Changing jobs–this is how to do it without hassle

By Brigitte Gisel
Workers are in demand in many sectors. So, the chances of finding a new job that pays better and offers new perspectives are quite good. But if you want to change employers, you have to follow a few rules. You can’t quit from one day to the next. How quickly you can leave your old job to start somewhere else is regulated by labour law.
The notice periods that apply to employees are usually stated in the employment contract or the applicable collective agreement. The usual notice period is four weeks to the 15th of the month or to the end of the month. During the probationary period, the notice period is usually shorter; those who have worked in the same company for several years may have a longer notice period. The rules also apply to mini-jobbers. You can only give notice in writing. It is therefore not enough to tell the boss “I quit”; a notice of termination by e-mail, text message or fax is also not effective, according to the German Federation of Trade Unions (DGB). The letter of termination must be delivered in the original. It is not necessary to give a reason for the termination. Both sides can only terminate the contract without notice if there is an important reason. The reason must be so serious that it is unreasonable to continue working until the end of the regular notice period.
So if you are looking for a new job, you should first look at your employment contract. All the important data for the employment relationship are recorded there. In addition to the start and duration of the employment, the type of work, the amount of pay, the working hours, the holiday and also the notice periods. The employment contract must also contain a reference to the applicable collective agreements and all other agreements that are important for the employment relationship.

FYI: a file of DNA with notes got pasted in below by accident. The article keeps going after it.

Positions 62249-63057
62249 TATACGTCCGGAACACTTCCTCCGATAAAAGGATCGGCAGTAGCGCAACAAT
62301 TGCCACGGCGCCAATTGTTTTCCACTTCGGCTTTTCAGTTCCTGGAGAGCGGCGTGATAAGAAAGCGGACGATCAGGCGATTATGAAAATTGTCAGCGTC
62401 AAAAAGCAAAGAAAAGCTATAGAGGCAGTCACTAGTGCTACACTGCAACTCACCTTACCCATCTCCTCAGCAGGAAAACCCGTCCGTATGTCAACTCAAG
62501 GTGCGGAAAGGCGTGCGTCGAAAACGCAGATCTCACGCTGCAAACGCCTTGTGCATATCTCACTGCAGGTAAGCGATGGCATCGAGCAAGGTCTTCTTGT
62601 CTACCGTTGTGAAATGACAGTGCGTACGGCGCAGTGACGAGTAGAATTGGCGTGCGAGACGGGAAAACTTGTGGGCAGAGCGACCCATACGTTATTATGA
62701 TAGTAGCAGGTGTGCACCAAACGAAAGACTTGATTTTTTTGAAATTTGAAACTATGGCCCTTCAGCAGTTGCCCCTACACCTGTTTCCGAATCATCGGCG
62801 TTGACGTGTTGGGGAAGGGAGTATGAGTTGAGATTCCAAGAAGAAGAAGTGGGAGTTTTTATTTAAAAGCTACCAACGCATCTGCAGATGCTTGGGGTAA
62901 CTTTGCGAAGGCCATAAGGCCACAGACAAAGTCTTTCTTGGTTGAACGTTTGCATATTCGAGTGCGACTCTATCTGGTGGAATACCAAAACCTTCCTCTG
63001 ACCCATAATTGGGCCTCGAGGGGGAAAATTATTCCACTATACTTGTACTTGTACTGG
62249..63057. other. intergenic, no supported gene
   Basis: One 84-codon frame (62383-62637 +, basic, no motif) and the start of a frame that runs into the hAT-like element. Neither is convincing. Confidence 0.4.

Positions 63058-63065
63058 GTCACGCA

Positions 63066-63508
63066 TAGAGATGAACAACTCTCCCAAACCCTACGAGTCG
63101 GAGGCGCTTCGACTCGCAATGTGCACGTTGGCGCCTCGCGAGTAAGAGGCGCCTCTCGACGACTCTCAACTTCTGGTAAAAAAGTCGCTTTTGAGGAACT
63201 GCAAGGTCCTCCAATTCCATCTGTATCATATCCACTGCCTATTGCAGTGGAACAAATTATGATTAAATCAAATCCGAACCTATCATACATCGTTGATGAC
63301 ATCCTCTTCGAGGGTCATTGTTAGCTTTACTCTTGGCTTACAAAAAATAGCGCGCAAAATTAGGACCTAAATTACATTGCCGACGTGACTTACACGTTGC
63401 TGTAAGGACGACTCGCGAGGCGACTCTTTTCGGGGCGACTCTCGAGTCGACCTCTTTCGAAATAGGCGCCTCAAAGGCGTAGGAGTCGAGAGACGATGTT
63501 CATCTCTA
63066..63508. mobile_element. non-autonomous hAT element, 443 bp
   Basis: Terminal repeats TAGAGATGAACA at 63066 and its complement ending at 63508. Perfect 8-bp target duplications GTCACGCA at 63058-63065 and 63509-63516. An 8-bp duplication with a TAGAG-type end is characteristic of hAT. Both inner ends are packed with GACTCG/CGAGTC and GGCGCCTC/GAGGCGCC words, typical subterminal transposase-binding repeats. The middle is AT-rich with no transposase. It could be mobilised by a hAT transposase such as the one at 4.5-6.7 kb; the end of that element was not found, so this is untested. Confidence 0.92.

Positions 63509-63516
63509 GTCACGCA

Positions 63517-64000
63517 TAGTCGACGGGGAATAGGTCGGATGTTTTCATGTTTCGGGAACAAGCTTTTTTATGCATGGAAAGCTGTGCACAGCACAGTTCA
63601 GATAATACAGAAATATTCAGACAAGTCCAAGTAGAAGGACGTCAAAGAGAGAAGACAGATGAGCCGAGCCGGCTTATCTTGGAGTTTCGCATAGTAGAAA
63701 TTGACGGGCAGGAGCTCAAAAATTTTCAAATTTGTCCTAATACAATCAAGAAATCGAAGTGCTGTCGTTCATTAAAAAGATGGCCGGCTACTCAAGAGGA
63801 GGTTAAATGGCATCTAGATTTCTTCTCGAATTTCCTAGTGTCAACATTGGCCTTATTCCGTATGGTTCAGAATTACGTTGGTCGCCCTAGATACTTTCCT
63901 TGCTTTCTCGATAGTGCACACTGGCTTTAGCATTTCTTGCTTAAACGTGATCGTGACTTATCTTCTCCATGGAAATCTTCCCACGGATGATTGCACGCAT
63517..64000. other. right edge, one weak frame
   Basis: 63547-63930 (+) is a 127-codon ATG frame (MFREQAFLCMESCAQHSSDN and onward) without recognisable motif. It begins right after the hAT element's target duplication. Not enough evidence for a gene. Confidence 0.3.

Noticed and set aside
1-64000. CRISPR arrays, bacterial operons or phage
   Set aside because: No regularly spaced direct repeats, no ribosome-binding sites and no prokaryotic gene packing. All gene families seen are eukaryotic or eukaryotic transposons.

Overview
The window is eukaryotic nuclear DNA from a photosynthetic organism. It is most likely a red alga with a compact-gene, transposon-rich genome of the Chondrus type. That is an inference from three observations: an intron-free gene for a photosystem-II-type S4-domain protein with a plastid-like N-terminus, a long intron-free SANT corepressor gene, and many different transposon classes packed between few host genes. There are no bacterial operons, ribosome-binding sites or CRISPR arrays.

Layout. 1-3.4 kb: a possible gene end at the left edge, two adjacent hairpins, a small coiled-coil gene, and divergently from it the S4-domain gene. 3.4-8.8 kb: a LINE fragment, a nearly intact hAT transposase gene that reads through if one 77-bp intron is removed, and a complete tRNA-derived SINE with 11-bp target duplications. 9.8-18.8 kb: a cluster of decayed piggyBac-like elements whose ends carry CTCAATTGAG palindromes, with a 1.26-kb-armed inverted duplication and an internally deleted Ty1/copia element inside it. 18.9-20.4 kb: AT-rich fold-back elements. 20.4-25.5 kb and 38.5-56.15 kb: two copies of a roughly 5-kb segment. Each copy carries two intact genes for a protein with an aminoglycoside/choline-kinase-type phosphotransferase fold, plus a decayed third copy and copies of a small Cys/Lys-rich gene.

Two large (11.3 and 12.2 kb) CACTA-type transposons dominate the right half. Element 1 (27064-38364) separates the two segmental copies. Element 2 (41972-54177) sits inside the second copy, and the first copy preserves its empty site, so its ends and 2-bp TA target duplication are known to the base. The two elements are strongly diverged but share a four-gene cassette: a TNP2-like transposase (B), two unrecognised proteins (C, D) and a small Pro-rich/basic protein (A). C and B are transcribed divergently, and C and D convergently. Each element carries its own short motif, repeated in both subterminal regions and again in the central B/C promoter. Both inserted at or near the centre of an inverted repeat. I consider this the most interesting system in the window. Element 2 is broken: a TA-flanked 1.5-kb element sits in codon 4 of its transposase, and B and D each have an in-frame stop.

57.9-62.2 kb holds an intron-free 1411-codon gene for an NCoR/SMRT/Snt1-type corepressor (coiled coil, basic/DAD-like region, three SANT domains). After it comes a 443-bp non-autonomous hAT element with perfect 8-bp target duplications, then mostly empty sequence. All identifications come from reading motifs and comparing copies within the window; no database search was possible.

If you work, you have a holiday entitlement that is not lost if you leave the company. Employees who work until 30 June are entitled to the full annual leave. If this cannot be taken, the employer must pay out the remaining days of leave. Those who stop working in the first half of the year are entitled to the pro rata holiday days. For example, with 30 days of holiday entitlement for the whole year, this would be 10 days if the employee resigned on 30 April.
Disputes sometimes also arise over the employer’s reference. According to the trade regulations, everyone who has worked in a company is entitled to a written reference. According to the DGB, employees can demand that their performance and conduct in the workplace be addressed in the reference. This is then a qualified reference. The employer alone decides how to formulate the reference. Nevertheless, if you are not satisfied with the reference, you can ask for changes. If you cannot reach an agreement, you can even take legal action before the labour court.
If you cannot manage on your own, you can get help. If the company has a works council, it is the first port of call. For workers from the EU, the DGB’s “Fair Mobility” advice centre (https://www.faire-mobilitaet.de/) is available in Stuttgart, among other places, to answer questions about labour law. Workers from outside the EU can find contacts at the advice centre “Mira – Mit Recht bei der Arbeit”. There is an advice centre in Stuttgart, but appointments can also be made in Tübingen: www.mira-beratung.de
Trade union membership offers extensive protection for workers. After three months of membership, you are entitled to free legal protection from the union. This means that you can get free legal advice in disputes about dismissal, warnings, working hours, continued payment of wages and references, among other things. There is a trade union responsible for each sector: in the retail sector, for example, the service company Verdi is responsible, in a metalworking company it is IG Metall.
Source: DGB-Bezirk Baden-Württemberg, www.bw.dgb.de
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Der Sitz von Deutschem Gewerkschaftsbund und IG Metall in Reutlingen. Foto: tünews INTERNATIONAL / Martin Klaus.

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